The letters “BMW” and their accompanying roundel today conjures thoughts of luxury and performance, but a lot of people don’t know how humble BMW’s beginnings were. Their first car, here in lieferwagen (van) configuration, was a license built Austin 7 called the Dixi.

BMW was formed out of the merger of two companies. Gustav Otto (son of Nikolaus Otto, inventor of the four cycle, or Otto cycle, engine) had started an airplane factory on the outskirts of Munich in 1911 called Bayerische Flugzeug Werke. Nearby, Karl Rapp had a marine and aircraft engine factory called Bayerische Motoren Werke. The two companies formed a sort of partnership during WWI to build military planes with one supplying the airplane and the other the engines.

They went their separate ways after the war for a bit. BMW started manufacturing railcar airbrakes, and BFW turned to office furniture. But, both companies still had transportation in mind. A man named Max Friz at BMW designed several OHV utility engines that could be mounted in boats, busses, or used as a stationary engine. And BFW started producing a horizontally opposed 2 cylinder 500cc motor that was intended as a stationary motor, but began powering Victoria motorcycles.

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In 1922, a Viennese banker bought both companies, merging them into the BMW we all know and some of us love today. A year later they debuted their R32 motorcycle beginning a long line of some of the most respected motor vehicles ever made. The R32 was a pretty radical machine for its day. It had a transverse side valve twin-cylinder engine in unit with the gear box with shaft drive, something unheard of in a touring bike.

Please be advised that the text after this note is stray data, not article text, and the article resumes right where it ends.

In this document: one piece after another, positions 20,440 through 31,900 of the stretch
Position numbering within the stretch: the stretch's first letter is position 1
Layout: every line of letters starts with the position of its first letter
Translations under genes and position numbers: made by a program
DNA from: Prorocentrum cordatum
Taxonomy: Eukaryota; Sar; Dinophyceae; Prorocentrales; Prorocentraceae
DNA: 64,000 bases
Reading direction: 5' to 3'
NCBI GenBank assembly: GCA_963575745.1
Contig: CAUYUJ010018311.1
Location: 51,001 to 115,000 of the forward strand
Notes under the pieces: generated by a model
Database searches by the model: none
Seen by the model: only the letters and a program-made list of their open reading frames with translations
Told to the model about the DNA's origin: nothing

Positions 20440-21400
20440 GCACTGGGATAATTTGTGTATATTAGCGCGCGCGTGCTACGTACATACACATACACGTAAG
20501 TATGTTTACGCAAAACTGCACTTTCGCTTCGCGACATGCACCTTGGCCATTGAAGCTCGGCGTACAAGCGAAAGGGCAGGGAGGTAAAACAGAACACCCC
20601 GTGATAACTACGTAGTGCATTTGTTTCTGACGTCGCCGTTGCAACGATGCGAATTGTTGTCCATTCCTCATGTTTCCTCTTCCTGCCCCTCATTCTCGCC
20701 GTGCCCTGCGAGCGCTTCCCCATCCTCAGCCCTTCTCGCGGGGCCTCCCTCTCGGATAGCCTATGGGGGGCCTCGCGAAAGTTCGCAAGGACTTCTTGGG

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In contrast, the little Dixi was a pretty primitive car even for the 1920's. BMW started building Dixis when they bought Fahrzeugfabrik Eisenach in 1927 shortly after that company had acquired a license to build Austin 7's. It was the most basic of basic transportation, powered by a 15 horsepower, side valve inline 4 cylinder. Despite this, it still scored BMW’s first racing success on four wheels when it won its class at the 1930 Monte Carlo Rally.

By 1932, BMW was offering a 20 horsepower version that could reach 65 mph. That was the same year they introduced the 303, the first BMW powered by a straight six.

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BMW sold over 25,000 Dixis in its 5 year lifespan. An really impressive number for the time.

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The car was really tiny and could really be called a microcar, a segment BMW would turn to again after the next war.

The model is a 1:87 by Brekina. It’s all plastic and is really nicely done, I think. It’s got great detail for something this small. It also rolls perfectly, something my cat appreciates.

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I never thought of myself as a BMW fan before this, but I’m realizing they made a lot of cars I really love. I still like my father’s Audi over my mom’s 4 series, but a lot of that has to do with the X-Drive, I think, which seems to suck a lot of fun out of the car.

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